by Trevor K. McNeil
Goth music really came into form in the late-1970's. Bauhaus (originally Bauhaus 1919) had formed, prominent acts such as Siouxsie and the Banshees and Joy Division were already making waves and a three-year-old combo previously known as The Easy Cure dropped the 'Easy' and released their debut album Boys Don't Cry (Three Imaginary Boys in the U.K.). It was an auspicious start but as with all things musical, this beginning had its roots reaching back over a decade before. Just as grunge sprang up in part from the Pixies and there could not have been a punk movement without the Stooges, The MC5 or The New York Dolls, the Goth sound has its own set of proto progenitors.
A British Invasion band with traces of the music that would become Goth is the Fab Four. Despite their wholesome, slightly goofy public image, the Beatles could have a bit of a dark side. This tip towards the morbid is most clearly evident in the "A Day in the Life". As the final song on Sgt. Pepper's Lonely Hearts Club Band (1967), it has a morbidly ironic execution, telling the story of someone dying in a car crash, one of the first things the narrator saying being "I could not help but laugh" upon hearing about it. The song also features a thunderous piano part at the end that sounds like it could well be a precursor to the keyboard/synthesizer parts utilized by bands such as Bauhaus and The Cure.
As one of the first bands to break out of the typical '60's rock sound both musically and in terms of style, the Velvet Underground were also one of the first bands, along with The Doors, to incorporate darker melodies into their sound- if not as a permanent feature then at least one that was used often. This is most strongly demonstrated on the song "Venus In Furs" (from their debut album, which came out a few months before Pepper), though the ones with the most similarity to what would become goth are "All Tomorrow's Parties" at least in terms of instrumentation, leaving aside the abysmal "vocals" groaned out by Nico and the glum abyss of "Heroin." In addition to the music, there is reason to think that Velvet's front man Lou Reed likely inspired the look of some famous goth practitioners, Sisters of Mercy front-man Andrew Eldritch in particular.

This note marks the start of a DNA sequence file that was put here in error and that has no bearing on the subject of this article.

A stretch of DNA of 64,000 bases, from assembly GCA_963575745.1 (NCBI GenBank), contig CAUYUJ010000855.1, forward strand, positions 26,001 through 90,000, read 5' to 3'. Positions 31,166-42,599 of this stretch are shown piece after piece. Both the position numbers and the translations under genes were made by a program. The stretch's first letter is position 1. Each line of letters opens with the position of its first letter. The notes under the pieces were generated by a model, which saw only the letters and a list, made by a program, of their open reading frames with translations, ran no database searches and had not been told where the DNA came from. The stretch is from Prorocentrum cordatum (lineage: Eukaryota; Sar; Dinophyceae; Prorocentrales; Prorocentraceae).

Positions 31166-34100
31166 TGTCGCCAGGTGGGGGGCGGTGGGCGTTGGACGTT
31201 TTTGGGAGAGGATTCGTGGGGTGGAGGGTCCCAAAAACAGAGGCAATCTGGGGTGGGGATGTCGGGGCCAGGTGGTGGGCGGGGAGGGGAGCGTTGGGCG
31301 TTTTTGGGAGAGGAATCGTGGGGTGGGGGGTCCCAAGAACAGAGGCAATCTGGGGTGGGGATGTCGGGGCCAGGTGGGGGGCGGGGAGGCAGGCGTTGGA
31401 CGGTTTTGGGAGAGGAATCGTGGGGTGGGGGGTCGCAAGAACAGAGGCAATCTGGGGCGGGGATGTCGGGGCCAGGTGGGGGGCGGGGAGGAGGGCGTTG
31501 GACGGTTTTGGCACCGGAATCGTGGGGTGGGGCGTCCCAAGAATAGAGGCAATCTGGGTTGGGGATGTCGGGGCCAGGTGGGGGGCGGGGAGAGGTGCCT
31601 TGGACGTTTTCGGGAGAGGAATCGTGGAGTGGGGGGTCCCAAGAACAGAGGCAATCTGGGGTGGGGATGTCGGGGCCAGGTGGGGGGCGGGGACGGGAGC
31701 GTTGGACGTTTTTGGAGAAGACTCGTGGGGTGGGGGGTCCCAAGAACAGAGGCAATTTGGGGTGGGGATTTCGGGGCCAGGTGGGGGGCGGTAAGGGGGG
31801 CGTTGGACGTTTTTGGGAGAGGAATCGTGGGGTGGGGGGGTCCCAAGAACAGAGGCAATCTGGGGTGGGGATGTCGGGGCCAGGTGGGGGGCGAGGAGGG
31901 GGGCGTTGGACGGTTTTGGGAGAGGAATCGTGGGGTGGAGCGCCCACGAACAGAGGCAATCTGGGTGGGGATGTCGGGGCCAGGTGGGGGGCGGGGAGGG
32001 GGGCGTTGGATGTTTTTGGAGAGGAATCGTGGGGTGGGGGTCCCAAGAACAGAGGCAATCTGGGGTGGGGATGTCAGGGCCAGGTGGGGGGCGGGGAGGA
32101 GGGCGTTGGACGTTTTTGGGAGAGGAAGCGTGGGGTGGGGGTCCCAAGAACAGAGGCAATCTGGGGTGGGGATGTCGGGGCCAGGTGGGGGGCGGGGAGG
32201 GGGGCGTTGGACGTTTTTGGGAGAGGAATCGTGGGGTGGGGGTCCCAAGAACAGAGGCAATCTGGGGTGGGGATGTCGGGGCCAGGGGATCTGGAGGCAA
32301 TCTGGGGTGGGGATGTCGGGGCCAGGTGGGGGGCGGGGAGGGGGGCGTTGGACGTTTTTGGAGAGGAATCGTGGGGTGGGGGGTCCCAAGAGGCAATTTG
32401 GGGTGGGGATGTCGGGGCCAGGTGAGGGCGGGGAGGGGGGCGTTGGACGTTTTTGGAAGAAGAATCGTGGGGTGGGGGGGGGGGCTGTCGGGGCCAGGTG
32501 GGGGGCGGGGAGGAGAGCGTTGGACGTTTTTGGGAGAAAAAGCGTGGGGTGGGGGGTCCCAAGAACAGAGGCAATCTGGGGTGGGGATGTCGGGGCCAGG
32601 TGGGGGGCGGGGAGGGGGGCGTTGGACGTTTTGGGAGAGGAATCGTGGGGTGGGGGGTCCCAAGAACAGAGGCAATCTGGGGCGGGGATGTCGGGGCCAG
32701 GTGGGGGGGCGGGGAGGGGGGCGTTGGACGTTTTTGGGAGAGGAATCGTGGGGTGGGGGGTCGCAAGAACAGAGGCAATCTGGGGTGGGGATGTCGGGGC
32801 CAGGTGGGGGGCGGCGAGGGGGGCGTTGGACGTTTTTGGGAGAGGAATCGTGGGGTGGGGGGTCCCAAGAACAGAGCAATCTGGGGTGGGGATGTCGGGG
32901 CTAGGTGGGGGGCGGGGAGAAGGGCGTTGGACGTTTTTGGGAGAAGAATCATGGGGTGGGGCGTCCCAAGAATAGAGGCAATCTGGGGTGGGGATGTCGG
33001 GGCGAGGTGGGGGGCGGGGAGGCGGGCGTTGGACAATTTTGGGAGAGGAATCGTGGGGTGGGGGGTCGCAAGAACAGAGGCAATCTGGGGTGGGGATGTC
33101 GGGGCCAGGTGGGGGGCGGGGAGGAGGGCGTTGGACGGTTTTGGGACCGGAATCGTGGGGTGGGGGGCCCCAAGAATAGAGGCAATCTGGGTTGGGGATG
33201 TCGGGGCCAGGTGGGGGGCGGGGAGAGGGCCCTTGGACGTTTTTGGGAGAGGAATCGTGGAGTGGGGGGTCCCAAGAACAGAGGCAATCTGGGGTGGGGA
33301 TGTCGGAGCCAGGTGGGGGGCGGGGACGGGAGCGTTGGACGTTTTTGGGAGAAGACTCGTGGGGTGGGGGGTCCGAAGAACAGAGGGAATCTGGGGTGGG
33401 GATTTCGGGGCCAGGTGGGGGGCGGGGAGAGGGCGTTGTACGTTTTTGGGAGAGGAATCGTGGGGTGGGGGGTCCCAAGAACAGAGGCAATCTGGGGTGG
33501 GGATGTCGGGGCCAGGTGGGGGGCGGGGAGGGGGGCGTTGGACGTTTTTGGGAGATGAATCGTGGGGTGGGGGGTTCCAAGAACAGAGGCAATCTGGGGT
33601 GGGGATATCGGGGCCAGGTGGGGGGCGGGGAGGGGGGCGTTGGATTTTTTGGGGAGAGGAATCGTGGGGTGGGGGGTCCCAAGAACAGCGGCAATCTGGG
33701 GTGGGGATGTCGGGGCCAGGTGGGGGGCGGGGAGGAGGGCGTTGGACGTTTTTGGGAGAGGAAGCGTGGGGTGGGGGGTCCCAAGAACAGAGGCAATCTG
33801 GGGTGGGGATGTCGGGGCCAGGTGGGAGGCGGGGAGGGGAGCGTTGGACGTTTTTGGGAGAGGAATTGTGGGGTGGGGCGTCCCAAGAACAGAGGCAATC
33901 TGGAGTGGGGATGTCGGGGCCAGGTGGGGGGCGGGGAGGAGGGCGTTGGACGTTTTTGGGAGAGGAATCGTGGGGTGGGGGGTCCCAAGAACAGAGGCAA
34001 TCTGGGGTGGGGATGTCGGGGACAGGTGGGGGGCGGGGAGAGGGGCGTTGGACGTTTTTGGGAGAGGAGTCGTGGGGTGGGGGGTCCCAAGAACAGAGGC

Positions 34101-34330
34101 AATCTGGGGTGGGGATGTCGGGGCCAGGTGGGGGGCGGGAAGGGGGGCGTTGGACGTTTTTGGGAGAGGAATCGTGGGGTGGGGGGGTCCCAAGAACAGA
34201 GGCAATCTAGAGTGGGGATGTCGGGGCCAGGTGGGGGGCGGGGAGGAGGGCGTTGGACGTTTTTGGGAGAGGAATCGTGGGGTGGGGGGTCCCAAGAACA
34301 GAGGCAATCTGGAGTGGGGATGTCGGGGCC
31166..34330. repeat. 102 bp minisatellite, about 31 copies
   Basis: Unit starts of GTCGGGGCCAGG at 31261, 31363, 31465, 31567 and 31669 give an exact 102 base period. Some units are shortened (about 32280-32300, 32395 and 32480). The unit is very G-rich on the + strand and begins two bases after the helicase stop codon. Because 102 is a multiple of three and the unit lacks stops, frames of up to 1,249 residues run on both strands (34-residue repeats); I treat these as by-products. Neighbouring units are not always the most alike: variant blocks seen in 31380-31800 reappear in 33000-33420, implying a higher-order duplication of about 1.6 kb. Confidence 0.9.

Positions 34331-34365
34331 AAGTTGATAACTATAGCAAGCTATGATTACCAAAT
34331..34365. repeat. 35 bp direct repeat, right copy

At about this time, Iron Butterfly were unleashing the mammoth epic, "In-A-Gadda-Da-Vida" from the album of the same name released in 1968. At 17 minutes and 3 seconds in its full version, it was the only song on side-B of the original vinyl release. While not often thought of in the same context as the likes of Sisters of Mercy and Bauhaus, the song, particularly at the beginning, has many of the hallmarks that would come to be associated with the genre, some of the exact instrumentation being approximated due to cruder technology, such as the electric organ, later replaced by the synthesizer.
The early seventies would see the release of Pink Floyd's Meddle, which has a sound distinct from later, better known Floyd albums such as Dark Side of the Moon (which itself has some goth leanings) and The Wall. With a driving, almost aggressive bass-line, other-worldly synthesizer effects and wavering guitar sound, I still half expect Peter Murphy to start singing at anytime, despite the album being mostly instrumental.
Though mostly thought of as an '80's band because their first album was not released until 1977, Suicide was formed in 1970, with their notoriously bleated debut actually being recorded in 1972 and is widely regarded as one of the most influential underground bands ever. Perhaps the closest relative to contemporary goth, their electro-punk sound consisting of vocals, synthesizer and drum machines is known to have influenced acts as diverse as Joy Division, Sisters of Mercy, Steve Albini of Big Black and accordionist Angel Corpus Christ who has made something of a career of covering Goth, Punk and metal bands.
PROTO-GOTH: AN EXTENDED PLAYLIST
Compiled by Jason Gross, Eric Kauz and David Welch
Notes by JG; special thanks to Robin Cook & Reuben Cervera